Is Psoriasis Contagious?

Characterized by raised patches of dry, flaky skin, psoriasis affects approximately 7.5 million people in the United States, per the American Academy of Dermatology Association (AADA). While there are different types of psoriasis, 80-90 % of those with the condition have plaque psoriasis. These red patches of scale-like skin can affect any area of the body and can be experienced as an itching or burning sensation, especially when picked at (via Healthline).

The severity of psoriasis can vary from person to person. While some people may experience one or two psoriasis patches on their body, others can have it all over. According to Healthline, psoriasis is considered mild when it covers less than 3% of the body and severe if it affects 10% or more of the skin's surface.

According to WebMD, psoriasis can often resemble other skin conditions. Eczema, rosacea, and hives might be mistaken for psoriasis thanks to the patches of red, dry, skin that develop. Ringworm, a very contagious fungal infection, can also look like psoriasis due to the telltale red, scaly rings that develop on the skin (via WebMD). Because psoriasis can look like several other skin conditions, both contagious and not, you may be wondering which category it falls into.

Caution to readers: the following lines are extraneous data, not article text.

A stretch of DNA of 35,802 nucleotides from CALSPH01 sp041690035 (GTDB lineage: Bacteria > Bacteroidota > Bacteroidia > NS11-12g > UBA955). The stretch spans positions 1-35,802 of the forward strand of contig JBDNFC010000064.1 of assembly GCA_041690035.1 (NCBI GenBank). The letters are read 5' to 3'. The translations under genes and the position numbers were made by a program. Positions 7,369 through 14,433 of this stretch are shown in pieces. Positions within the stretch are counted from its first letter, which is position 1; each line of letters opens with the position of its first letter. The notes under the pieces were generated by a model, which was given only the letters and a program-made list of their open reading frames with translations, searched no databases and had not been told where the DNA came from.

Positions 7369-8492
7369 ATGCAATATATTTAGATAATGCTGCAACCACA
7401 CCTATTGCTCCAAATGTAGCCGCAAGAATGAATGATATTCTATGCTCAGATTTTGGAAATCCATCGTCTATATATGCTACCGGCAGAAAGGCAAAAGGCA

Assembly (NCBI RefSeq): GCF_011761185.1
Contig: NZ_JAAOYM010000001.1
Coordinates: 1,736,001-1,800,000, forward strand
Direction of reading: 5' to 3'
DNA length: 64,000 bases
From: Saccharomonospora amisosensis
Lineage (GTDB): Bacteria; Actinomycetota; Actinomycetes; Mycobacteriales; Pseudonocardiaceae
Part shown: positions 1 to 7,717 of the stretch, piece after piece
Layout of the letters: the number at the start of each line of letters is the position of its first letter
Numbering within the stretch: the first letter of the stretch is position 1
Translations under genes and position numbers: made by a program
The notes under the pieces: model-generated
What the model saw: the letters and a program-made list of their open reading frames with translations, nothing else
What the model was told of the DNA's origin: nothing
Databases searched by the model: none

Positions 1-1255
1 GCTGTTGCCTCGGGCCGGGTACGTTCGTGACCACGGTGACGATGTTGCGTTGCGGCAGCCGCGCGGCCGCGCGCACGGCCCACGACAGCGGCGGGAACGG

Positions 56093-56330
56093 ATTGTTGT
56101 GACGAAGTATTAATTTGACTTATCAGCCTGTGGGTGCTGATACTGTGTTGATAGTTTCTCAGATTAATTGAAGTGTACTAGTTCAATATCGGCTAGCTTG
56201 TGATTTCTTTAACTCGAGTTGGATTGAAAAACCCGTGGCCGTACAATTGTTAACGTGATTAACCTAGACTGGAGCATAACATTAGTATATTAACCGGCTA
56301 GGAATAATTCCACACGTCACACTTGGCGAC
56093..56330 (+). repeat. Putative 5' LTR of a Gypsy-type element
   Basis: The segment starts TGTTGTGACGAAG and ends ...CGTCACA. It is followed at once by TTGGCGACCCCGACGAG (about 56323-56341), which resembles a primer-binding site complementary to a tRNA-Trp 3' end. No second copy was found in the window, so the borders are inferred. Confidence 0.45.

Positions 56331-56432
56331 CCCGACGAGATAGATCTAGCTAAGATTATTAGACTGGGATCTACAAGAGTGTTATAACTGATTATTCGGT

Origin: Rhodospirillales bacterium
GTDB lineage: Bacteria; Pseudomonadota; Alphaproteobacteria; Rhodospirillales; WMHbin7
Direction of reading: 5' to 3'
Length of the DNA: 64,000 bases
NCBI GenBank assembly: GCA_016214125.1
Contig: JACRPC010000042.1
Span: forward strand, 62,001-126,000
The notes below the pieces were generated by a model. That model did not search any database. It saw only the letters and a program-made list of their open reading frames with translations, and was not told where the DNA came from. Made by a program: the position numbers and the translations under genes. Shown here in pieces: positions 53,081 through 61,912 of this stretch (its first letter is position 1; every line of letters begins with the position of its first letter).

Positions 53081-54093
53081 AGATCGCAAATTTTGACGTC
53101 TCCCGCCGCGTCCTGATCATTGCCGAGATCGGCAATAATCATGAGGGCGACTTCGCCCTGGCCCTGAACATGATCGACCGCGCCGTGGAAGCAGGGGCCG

Psoriasis is not contagious

According to the Centers for Disease Control and Prevention (CDC), psoriasis, unlike some other skin conditions it resembles, is not contagious. This is because psoriasis is considered an autoimmune disease, much like type 1 diabetes, rheumatoid arthritis, and lupus. Autoimmune diseases are triggered by an internal imbalance of the body's immune system, rather than a contagious virus or fungal infection, per WebMD. When you have an autoimmune condition, it causes your immune system to become confused and attack your healthy cells (via CDC).

With psoriasis, your immune system causes your skin cell growth to speed up. According to WebMD, over the course of a month, our skin cells are shed from our bodies with new cells taking their place. In people with psoriasis, however, an overactive immune system causes new cells to grow in just a matter of days. These new cells build upon other unshed cells, causing those raised patches of skin (via WebMD).

Although currently there is no permanent cure for psoriasis, there are many treatment options available to help slow cell growth and ease the symptoms. In addition to a variety of medications your doctor can prescribe, psoriasis may also be helped by light therapy as well as medicated creams and ointments, per WebMD.